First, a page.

He travelled to over a dozen countries in 2019 to meet with fellow military leaders, providing him opportunities to network with regional leaders, personal relations that would serve him well if he eventually becomes national leader.

At home, however, it isn’t altogether certain that Hun Manet has the complete trust of CPP apparatchiks, nor a prominent enough public profile to assure a smooth and unchallenged father-to-son dynastic succession.

But 2020 could be the year that changes. Over three days in December, for instance, he opened a factory, handed out certificates at a university graduation ceremony, presided over a Cambodian Red Cross event and spoke to Cambodian students in Australia and New Zealand.

Hun Sen has presided over such events for decades and some expect Hun Manet will gradually fill that role in a step-by-step well-measured succession process. Indeed, some speculate he may begin to assume some of his father’s official duties in the year ahead.

His Facebook page, a now essential prerequisite for any Cambodian leader, is also starting to track with more than 671,000 followers. That’s still a fraction of the number his father’s page commands, but is far more than most CPP officials.

For instance, Sar Kheng, the interior minister and next most powerful CPP official after Hun Sen, has only 190,445 followers on his page.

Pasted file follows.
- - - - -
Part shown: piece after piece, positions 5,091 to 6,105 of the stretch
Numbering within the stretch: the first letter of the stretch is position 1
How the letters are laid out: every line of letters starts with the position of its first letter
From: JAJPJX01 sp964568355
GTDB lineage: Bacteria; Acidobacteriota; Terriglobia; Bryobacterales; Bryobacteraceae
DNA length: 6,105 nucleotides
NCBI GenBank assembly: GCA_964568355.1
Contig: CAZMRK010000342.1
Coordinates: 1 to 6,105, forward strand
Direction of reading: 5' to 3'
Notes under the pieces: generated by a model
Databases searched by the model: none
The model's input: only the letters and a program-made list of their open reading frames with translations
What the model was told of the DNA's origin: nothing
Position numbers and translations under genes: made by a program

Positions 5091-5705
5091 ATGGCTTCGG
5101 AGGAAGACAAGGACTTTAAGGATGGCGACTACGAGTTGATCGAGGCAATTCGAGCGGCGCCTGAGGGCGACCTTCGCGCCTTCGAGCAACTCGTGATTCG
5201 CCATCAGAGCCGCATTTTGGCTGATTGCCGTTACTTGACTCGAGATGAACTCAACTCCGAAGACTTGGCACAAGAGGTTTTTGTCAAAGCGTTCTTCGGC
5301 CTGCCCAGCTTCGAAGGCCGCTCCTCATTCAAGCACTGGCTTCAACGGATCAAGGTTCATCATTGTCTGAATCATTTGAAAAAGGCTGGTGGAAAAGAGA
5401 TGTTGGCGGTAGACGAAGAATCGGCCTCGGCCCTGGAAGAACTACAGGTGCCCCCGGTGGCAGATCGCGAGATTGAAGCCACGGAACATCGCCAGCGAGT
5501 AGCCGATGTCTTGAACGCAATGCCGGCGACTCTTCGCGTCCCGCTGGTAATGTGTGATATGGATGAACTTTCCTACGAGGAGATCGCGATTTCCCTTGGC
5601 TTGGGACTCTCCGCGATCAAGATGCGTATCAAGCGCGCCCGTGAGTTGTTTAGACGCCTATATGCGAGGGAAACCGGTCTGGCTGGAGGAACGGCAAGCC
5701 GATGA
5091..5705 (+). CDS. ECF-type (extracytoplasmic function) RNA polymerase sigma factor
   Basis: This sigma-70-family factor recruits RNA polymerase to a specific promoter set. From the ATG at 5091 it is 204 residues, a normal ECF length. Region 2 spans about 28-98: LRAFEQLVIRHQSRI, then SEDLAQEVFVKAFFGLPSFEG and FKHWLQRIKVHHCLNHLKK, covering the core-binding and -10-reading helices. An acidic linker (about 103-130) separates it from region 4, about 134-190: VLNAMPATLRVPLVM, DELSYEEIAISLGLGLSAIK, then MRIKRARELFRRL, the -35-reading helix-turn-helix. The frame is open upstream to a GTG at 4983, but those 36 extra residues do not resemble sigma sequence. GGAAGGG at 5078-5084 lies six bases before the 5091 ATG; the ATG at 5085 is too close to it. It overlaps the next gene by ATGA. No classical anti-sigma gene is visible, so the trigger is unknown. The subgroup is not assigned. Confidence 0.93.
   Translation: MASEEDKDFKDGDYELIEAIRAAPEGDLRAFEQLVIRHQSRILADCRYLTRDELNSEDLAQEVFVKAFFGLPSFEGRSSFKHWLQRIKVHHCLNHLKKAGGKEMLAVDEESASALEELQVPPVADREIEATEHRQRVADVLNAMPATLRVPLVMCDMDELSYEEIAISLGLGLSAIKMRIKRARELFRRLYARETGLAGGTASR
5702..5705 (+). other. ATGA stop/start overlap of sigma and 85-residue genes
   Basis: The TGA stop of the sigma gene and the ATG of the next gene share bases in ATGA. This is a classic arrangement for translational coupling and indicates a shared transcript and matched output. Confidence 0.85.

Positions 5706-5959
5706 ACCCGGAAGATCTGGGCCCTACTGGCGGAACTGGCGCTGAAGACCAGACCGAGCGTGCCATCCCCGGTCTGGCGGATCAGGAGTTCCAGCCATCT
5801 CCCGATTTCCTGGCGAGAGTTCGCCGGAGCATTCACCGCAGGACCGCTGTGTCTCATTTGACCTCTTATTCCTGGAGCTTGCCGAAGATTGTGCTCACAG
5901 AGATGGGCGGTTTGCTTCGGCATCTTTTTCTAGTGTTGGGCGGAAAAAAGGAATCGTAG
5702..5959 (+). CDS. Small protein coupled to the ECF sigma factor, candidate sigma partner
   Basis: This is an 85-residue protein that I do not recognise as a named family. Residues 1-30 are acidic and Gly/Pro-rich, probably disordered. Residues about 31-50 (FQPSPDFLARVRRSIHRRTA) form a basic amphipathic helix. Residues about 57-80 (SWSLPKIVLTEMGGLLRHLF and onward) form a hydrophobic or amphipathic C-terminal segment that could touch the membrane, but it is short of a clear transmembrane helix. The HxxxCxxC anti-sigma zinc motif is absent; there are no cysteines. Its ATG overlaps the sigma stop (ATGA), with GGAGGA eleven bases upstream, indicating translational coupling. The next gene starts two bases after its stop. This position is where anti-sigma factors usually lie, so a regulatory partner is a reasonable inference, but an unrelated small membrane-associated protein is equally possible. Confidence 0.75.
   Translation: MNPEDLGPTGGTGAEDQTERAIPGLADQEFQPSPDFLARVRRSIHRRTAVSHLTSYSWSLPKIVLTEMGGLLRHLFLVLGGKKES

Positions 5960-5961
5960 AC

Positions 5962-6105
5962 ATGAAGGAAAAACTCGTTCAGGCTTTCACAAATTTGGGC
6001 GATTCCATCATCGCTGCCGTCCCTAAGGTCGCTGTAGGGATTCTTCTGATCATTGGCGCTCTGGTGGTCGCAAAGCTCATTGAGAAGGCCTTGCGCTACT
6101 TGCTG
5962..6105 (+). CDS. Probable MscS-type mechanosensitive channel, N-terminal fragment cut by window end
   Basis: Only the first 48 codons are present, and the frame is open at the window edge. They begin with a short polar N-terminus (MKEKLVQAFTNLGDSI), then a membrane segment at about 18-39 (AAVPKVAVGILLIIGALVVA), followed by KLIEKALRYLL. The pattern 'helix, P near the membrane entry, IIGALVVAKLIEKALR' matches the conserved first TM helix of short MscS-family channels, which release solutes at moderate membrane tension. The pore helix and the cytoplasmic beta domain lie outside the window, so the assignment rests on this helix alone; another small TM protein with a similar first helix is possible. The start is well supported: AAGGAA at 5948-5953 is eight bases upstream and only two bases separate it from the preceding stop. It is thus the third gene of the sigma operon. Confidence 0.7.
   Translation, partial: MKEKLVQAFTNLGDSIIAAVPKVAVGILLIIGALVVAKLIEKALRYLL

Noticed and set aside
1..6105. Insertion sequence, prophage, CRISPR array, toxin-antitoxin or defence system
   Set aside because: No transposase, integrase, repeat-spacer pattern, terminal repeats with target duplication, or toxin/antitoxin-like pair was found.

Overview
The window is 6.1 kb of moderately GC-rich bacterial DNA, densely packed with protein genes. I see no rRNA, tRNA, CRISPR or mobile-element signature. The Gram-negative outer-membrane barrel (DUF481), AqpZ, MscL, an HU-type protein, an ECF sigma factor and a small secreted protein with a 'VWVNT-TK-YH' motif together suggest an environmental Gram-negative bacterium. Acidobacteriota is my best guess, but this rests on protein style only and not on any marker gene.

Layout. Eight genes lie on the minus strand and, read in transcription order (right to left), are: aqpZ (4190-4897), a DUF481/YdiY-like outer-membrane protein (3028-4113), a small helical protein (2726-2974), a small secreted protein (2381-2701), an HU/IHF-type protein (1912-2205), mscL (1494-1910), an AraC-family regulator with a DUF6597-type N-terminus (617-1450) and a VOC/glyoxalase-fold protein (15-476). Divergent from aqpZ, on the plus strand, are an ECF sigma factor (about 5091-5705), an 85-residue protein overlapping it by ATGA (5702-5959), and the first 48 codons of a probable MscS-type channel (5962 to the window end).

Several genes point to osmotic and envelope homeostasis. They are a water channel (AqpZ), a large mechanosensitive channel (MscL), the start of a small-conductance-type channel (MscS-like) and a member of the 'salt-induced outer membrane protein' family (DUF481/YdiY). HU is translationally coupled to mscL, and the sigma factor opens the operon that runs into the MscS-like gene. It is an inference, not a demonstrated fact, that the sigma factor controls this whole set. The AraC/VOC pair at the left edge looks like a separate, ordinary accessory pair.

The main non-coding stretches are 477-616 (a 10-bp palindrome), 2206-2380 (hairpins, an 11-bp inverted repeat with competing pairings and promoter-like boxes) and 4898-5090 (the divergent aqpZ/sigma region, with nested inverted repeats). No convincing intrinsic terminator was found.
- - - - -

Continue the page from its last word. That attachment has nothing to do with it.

Winning over the CPP elite, to be sure, will be harder than gathering Facebook friends.

If succession is to succeed, potentially in 2021 or 2022, Hun Sen will need to neutralize or co-opt potential rivals and spoilers, either via purges, reshuffles or promises to promote prominent CPP politicians’ children to plum posts.

Hun Manet (L) and then-Military Police chief Sao Sokha (R) pray at a ceremony at the Ministry of National Defense, Phnom Penh, June 30, 2018. Photo: AFP/Tang Chhin Sothy

Some analysts believe Hun Sen would prefer to hand power to his son before the country enters a potentially uncertain new election cycle, with local elections scheduled for 2022 and a general election in 2023.

If indeed this is Hun Sen’s plan, then Hun Manet will likely be take up a National Assembly seat some time in 2020, a requiste step to becoming prime minister.

Seat-swapping is common and would not require a by-election if CPP stalwarts agree, though any such move would likely give the succession game plan away before it’s officially announced.